And last night I dreamed of Stephanie. It wasn’t a good dream. I dreamed that she was alive but was working in the worst brothel you can imagine, under her “other” name, Morgan. She seemed happy to see her dad, but when she looked at me, she rolled her eyes and said, “Oh God!” She tried to pull away, but I held fast to her and made her look me in the eye and listen to me as I expressed how much I loved her. Afterward, she stormed away and said we should never come back. She was happy, she said. I woke up shaken to my core.
Stephanie suffered from bipolar disorder and when she was mad, she took it out on me. I was always the easy target, and when I met her friends, they always looked at me as though I had three heads. One of them said to me, “You’re not at all what I expected.” I knew how she talked about us. I knew, but I loved her anyway. Her hurtful words could never take away all the beautiful memories we had as a family. I knew how much of her words came from her illness and, later, from her addiction. She changed after she met this boy in Gaithersburg who gave her alcohol. I didn’t know how bad he was until one of her friends told me all about him after Stephanie died. I didn’t know how instrumental he was in getting her started with alcohol, which became her primary addiction, and how he hated us and wanted her to hate us, too. He hated us because we had rules for our young teenage daughter. Fat lot of good the rules did. She got into trouble anyway. Her friends didn’t want to tell us. We had to find out most of it later.
That was a time when I wish I hadn’t kept my lips zipped. I wish I had fought her about seeing him, but often when we dig our heels in about someone, our child digs their heels in further. The answer is never black and white. It is always some shade of gray.
We tried so hard to make life easier for Stephanie, while still having rules and boundaries. I know I shouldn’t say it, but she could sometimes make life hell for our family. We loved her anyway. We grieve her perhaps more intensely because things were so difficult. We will never run out of “what ifs”, but over the last 12.5 years, we’ve gotten better about not getting stuck there. The only thing that brings me comfort is that she was in AA and had acknowledged a higher power. I believe that she was on the verge of turning her life around, and then it was over. I was so angry with God about that for a very long time. I had to come to a realization that yes, there is a time to live and a time to die. Perhaps her lessons for this life were all done.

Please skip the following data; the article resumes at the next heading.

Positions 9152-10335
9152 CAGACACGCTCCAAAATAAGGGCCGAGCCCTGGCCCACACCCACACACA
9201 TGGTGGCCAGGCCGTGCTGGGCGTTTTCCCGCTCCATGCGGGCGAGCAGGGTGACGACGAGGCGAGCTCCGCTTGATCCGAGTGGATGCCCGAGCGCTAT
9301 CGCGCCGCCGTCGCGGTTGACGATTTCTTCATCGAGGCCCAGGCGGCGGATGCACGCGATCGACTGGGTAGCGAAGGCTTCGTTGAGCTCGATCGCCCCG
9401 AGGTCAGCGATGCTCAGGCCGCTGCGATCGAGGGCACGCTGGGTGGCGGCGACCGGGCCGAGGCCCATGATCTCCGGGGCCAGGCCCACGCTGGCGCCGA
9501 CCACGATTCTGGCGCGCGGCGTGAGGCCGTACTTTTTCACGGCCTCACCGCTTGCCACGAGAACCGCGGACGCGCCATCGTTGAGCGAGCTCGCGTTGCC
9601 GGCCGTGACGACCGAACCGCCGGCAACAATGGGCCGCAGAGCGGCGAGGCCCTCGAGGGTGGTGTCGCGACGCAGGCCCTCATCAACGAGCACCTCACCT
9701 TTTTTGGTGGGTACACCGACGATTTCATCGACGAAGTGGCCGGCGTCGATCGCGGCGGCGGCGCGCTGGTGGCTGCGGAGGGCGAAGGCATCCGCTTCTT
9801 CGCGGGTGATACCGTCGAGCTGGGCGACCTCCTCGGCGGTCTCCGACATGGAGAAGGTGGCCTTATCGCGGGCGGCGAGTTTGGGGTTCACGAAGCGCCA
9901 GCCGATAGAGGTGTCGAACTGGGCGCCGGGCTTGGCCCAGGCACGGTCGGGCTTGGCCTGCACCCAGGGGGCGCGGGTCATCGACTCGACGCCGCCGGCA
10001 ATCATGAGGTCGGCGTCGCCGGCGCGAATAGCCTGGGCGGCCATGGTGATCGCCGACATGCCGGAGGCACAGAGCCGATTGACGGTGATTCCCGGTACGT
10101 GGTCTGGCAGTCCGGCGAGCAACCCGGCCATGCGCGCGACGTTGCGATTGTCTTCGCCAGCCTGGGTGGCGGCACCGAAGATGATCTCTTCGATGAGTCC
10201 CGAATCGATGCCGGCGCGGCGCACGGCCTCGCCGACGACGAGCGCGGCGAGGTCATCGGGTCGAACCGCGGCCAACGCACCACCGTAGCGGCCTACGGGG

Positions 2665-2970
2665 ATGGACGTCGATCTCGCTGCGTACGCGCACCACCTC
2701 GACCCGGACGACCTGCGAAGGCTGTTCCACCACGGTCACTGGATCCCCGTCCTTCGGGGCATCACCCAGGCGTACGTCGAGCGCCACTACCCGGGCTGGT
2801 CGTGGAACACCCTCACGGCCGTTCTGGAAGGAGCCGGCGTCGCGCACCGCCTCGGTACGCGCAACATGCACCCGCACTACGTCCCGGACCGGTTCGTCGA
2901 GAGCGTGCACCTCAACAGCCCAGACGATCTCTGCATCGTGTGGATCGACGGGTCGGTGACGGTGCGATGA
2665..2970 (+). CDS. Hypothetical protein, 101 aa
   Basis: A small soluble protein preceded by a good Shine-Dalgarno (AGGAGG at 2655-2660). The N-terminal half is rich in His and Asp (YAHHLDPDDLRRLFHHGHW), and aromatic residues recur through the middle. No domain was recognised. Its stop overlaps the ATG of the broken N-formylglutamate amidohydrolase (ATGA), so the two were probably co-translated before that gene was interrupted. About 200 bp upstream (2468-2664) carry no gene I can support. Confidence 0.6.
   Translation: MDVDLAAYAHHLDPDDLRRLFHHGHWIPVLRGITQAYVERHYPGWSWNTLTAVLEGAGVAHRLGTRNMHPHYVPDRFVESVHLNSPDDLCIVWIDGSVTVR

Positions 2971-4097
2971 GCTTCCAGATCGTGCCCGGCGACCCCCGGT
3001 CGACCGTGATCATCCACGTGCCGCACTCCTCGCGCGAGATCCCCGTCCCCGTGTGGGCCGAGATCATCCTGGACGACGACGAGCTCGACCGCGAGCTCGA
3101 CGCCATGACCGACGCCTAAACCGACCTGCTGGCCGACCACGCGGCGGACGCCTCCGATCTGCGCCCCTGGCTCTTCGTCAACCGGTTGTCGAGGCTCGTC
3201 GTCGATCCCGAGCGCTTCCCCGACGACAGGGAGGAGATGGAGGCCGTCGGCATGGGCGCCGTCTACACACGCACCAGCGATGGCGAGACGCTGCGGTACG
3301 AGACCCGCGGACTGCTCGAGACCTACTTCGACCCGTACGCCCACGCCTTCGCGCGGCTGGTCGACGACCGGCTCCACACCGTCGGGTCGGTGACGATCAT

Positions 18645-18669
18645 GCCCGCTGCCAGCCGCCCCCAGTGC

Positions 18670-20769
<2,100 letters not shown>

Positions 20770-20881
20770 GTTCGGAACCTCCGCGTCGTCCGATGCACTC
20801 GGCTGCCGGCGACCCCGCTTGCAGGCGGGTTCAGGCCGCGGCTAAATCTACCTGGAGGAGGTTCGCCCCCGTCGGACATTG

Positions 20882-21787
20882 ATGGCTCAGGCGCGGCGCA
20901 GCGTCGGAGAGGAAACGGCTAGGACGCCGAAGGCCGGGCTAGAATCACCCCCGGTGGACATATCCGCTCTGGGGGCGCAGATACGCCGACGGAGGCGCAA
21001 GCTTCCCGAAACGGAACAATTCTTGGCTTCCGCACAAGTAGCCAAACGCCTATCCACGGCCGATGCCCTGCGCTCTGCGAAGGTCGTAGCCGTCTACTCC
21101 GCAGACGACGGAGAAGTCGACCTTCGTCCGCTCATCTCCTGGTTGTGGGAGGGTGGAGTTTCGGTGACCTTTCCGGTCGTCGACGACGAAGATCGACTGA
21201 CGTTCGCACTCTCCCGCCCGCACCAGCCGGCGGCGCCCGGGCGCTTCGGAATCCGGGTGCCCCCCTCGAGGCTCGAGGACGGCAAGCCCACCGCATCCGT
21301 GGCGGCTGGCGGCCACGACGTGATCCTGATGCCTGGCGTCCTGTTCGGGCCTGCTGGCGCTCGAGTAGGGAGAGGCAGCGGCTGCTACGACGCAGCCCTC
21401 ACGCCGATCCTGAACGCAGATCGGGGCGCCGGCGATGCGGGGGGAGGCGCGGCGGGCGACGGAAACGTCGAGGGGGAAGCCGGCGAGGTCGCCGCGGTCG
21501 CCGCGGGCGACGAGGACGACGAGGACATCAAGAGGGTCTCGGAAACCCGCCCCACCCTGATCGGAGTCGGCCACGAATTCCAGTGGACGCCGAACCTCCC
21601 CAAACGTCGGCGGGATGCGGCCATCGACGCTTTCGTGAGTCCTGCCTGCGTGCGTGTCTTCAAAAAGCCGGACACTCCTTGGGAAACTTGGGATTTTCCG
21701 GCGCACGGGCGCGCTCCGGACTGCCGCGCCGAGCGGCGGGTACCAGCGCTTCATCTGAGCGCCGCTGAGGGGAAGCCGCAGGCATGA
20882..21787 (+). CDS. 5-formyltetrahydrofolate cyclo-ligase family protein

So I take nothing for granted. I know how high the stakes are. I miss my daughter. I hate that my son lives so far away now. But the love I have for them both is as vast as the universe. I hope that years after I’m gone, my son will think of me when he cooks and bakes. I hope he uses my recipes, many of which have been handed down through generations of my family. I hope he will remember how much I loved him and how hard I fought for him every single time he needed it.
Last night, he walked through the downstairs hall, coming out of the room that used to be his office. He looked around a little wistfully.
“The scent of the hallway,” he said, “is not a bad scent. It just makes me feel nostalgic.”
That made me feel good. I’m glad he has fond memories of the year-and-a-half we shared together in this house. I’m glad he has nostalgia about it. This morning, on his way out the door, he told me to be careful.
“I worry about you as much as you worry about me,” he said.
Love your children. Love your parents. Show them that love every chance you get. Fight hard for them, but allow them to make their own mistakes. That last one is the hardest for me, as a mom. I wish I could protect my son from every hard thing, but I know that the hard things in my life made me strong and made me who I am. I have to believe his lessons will do the same for him.